A knocked-over hive is not something you want to encounter – it’s terrible news for the bees and their natural comb, and not much better for the beekeeper who has to then try and fix things and save the hive, if possible.
Some folks we know counter this danger by siting their apiaries in fenced-off chicken runs, or in the more planted out part of the garden where cricket + soccer is not on the cards.
On homesteads and farms, this can mean a quiet nook near the house, or in a paddock with an extra, dedicated fence around the apiary site.
9. Good boots and a good hat
Once you’ve picked a good spot, a hive stand is a fine idea.
At Milkwood Farm we made our hive stands from hardwood, with enough space to set a box down next to the hive, for when you’re doing an inspection.
However, a simple cinder-block stand will work just as well – the important thing is to raise the hive off the ground to prevent disease, damp and critters entering.
A sturdy hive stand will also help keep the hive level, which is important as bees draw comb downwards if allowed to make their own, as they are in natural beekeeping. And if your hive is not level, those combs are more likely to be connected to the sides of the hive which can make them very difficult to remove from the hive when the time comes.
Up on top of your hive, a good hat is a great idea – for sun protection, and airflow. The gabled roofs of Warré hives, along with their quilt box system, are a great way to ensure this.
A note about siting hives on rooftops: we get a lot of questions at our natural beekeeping courses about whether rooftops are suitable places for hives – and it’s like all things – ‘it depends’.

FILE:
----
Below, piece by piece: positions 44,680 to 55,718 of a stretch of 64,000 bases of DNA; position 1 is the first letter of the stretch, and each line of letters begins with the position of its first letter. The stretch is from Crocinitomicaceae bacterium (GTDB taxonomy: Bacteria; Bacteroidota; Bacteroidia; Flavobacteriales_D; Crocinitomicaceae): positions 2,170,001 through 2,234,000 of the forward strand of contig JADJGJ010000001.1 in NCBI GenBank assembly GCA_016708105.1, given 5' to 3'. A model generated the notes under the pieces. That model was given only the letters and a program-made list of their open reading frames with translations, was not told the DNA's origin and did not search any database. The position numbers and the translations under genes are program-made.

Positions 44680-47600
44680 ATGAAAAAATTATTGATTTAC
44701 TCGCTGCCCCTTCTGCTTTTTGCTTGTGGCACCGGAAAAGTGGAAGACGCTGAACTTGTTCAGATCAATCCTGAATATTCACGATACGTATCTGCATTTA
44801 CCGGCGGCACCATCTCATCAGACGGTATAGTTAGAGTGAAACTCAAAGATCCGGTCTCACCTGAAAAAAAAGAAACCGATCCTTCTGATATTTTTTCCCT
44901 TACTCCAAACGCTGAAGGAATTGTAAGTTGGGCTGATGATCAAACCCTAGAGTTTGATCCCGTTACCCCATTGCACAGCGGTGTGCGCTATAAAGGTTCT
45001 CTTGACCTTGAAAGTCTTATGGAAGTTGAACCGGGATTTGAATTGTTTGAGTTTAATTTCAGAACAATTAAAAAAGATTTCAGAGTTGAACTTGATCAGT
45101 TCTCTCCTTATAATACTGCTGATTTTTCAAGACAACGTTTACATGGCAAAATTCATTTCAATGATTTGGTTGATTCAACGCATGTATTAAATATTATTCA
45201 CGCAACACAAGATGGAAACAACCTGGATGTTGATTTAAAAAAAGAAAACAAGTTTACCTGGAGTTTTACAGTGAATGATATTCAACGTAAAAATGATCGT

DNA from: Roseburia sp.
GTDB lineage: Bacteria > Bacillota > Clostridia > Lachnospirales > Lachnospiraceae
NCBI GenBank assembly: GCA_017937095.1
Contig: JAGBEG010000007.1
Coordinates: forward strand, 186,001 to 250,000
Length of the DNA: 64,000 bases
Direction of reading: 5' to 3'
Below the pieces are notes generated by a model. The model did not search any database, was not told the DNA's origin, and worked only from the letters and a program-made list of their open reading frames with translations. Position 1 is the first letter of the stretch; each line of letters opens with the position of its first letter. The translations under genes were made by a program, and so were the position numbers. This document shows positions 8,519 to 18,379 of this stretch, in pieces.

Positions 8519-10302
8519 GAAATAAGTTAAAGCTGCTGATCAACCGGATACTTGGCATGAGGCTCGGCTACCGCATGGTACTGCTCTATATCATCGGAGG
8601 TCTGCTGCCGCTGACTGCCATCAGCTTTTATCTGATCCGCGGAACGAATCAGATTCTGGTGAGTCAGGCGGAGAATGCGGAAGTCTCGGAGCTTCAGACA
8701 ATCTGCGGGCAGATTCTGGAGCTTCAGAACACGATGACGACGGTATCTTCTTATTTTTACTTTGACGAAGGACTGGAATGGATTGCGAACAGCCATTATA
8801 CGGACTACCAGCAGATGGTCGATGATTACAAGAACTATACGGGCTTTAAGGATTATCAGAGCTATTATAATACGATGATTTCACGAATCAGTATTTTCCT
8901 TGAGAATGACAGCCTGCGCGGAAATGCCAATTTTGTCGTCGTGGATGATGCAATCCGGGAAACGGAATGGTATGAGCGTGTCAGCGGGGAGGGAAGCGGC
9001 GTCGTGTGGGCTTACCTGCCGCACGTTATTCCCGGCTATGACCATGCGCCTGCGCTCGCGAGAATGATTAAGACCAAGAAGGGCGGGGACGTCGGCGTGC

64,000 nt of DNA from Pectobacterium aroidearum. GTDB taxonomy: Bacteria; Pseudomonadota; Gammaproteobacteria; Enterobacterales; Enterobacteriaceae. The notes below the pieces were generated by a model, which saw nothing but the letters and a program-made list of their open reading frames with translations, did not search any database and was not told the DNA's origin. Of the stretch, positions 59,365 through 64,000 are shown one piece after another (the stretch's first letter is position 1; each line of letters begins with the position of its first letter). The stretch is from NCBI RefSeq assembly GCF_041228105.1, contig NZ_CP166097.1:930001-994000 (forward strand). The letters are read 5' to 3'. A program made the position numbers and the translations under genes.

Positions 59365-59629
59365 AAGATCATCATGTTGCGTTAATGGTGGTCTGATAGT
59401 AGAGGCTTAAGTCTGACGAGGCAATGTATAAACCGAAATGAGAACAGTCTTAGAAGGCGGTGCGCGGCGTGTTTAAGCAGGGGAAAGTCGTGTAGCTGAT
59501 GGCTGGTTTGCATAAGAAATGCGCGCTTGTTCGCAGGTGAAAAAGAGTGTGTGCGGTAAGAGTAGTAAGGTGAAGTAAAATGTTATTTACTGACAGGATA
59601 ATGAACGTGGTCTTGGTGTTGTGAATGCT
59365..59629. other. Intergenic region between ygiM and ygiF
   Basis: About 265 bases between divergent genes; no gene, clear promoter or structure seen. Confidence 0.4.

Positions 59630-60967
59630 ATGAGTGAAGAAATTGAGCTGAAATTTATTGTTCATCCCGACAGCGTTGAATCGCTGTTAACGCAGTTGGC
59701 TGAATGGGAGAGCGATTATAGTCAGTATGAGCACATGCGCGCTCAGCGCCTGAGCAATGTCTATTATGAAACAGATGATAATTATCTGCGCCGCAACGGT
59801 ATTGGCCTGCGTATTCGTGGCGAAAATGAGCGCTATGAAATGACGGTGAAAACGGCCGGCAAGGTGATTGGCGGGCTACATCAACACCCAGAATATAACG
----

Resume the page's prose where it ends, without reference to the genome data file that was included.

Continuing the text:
Generally speaking, though, rooftops are extremely exposed places, with little or no shade, made of reflective or heat-absorbing surfaces, that are subject to the hottest and coldest weather that site has to offer. They’re also hard to get to, in the main, and not somewhere you would go regularly each day.
There’s exceptions to every rule, of course, but generally, these factors make most rooftops not the best place put a beehive, if you’re aiming for optimal colony health.
If a rooftop is all you have, consider that bees are a bit like a horse – just because you like them, doesn’t mean they’re going to be happy living with you, if you can’t meet their needs.
There’s plenty of other ways to support honeybees + honey harvesters – like planting pollinator-friendly plants, advocating for your local council to not use neonectinoids and/or glyphosate on their street plantings, and supporting local beekeepers who do have the right spot for their bees and care for them properly.
Rightio then, beginner beekeepers – best of luck!